THE Wemyss Development Company, the historic family business with interests in property, agriculture, spirits, wine and renewables, has seen profits jump by 28% - in spite of unrest in the Middle East disrupting its tea operation in Kenya.
Wemyss, which is on track to open its first distillery, at Kingsbarns in Fife, by the late autumn, booked pre-tax profits of £8.44 million for year to March 31, 2013.
A surge in turnover to £31.7m from £27.3m the year before included a sales rise to £23.3m in Africa, up from £19.7m in 2012. This came in spite of tea prices being depressed by drought in Sudan, political strife in the Middle East and a foreign exchange crisis in Pakistan.
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Wemyss, which entered the whisky blending market in 2005, said it had invested in stocks for its vintage malts over the year. The directors also revealed it has staged talks with "various parties" over investing in bonded warehouses.
The company took over the £3m Kingsbarns distillery project from founder Doug Clement last year after the golf caddy secured a £670,000 grant from the Scottish Government. Work on the project started in May with a spokeswoman stating that Wemyss hopes its interior, including a visitor centre and cafe, will be completed over the summer.
The company, which is developing the project through subsidiary Wemyss Distillery Limited, is due to take delivery of the stills in September, following a two-year waiting list.
The delay reflects the level of demand from distillers looking to expand production to meet growing interest in whisky around the world.
Wemyss, which has ordered the stills from Forsyths of Rothes, hopes the first spirit will be flowing from the stills by St Andrew's Day.
Mr Clement is a director of Kingsbarns and is expected to run the tours at the distillery when it opens.
Abbreviated accounts for The Kingsbarns Company of Distillers, a subsidiary of Wemyss Distillery, shows the company made a loss after tax of £74,545 for the year ended March 31, with net liabilities of £51,983. The Wemyss Development Company provides the day to day working capital for the business.
Despite the profile of its whisky activities, Wemyss's main interest in the UK is property, including residential developments in prime sites in Glasgow and Edinburgh.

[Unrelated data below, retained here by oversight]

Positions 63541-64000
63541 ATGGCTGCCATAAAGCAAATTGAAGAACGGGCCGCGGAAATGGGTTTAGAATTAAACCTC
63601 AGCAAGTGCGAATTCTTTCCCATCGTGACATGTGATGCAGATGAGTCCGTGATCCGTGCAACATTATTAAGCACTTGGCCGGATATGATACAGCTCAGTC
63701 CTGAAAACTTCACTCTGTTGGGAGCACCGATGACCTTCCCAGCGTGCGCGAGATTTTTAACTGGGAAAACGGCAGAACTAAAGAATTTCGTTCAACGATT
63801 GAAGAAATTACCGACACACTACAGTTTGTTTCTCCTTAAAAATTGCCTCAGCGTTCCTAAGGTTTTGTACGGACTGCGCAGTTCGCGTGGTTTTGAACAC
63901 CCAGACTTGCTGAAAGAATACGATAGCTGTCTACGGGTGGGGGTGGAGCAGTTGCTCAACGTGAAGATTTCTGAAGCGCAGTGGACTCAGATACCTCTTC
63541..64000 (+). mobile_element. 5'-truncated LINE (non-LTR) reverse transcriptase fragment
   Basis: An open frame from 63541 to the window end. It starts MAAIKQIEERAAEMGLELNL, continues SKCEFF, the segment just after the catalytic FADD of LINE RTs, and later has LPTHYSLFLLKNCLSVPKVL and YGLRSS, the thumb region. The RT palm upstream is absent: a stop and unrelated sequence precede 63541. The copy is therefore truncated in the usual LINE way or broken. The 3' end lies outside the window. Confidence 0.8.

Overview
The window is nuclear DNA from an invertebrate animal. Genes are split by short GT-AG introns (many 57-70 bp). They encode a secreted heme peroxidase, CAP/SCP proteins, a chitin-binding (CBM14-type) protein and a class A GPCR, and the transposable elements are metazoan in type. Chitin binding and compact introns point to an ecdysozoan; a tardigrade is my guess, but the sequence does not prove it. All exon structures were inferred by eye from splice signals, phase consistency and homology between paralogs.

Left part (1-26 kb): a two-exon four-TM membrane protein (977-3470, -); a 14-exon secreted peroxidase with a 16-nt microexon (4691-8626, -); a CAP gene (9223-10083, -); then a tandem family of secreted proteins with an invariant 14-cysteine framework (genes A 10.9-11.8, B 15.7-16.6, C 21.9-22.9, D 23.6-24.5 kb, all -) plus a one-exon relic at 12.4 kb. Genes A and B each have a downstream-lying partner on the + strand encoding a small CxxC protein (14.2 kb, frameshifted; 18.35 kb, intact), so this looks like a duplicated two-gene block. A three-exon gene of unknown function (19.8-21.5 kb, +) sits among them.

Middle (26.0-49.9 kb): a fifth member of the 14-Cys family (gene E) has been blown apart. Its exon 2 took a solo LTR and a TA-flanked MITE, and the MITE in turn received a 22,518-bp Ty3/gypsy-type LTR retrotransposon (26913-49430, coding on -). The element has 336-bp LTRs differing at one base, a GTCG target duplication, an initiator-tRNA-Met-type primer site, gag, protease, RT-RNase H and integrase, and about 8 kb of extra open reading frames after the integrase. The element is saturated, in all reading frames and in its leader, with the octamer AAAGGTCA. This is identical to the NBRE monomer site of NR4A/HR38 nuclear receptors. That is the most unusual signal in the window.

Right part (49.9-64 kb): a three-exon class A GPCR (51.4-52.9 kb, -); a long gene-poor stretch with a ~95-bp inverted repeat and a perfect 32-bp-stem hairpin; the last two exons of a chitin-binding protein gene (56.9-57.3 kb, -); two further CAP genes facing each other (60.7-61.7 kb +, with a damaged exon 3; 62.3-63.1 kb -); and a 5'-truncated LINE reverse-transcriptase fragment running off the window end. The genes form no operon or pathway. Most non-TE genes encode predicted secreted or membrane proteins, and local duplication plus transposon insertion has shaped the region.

In accounts newly available at Companies House, which show that turnover from the firm's European division rose to £5.64m from £5.27m in 2012, the directors said: "Management are increasingly focused on growing the business related to the development and refurbishment of units for sale. Management continues to spend considerable time and resources identifying high- level opportunities for future developments."
Elsewhere, Wemyss reported a satisfactory performance of the hydroelectric power business it acquired in 2011.
The directors highlighted the company's appetite to grow its presence in the UK renewables sector, noting it had identified a number of hydro sites it hopes to roll out in the years ahead. But they said a lack of bank funding is likely to dictate it will fund such projects itself.
Outside the UK, Wemyss is focused on agriculture. In addition to its tea operation in Kenya, it has farming interests in Australia, where "adverse weather" had led to a "disappointing" year. The directors said: "The issue regarding the exports of live sheep to the Middle East remains unresolved and as such lamb prices remain depressed." However, a "bumper crop and high global prices" led to a strong showing by the group's avocado business. The directors said plans were underway to expand the operation with a major planting programme on a mothballed vineyard, adding: "Some of these expansion costs will be met internally but a significant investment has been made by the parent company post year-end and further remittances will have to be made."
Wemyss's accounts show turnover in Australia fell to £2.76m from £2.99m the year before.
In France, they said the performance of its vineyard business had been "solid if unspectacular".
Wemyss saw its average headcount fall to 2709 from 2978 over the year, as staff costs rose to £5.52m from £5.41m. Directors' remuneration was booked at £272,732, up from £280,805, with the highest-paid receiving a package worth £114.672. An ordinary dividend of £150,000 was paid during the year.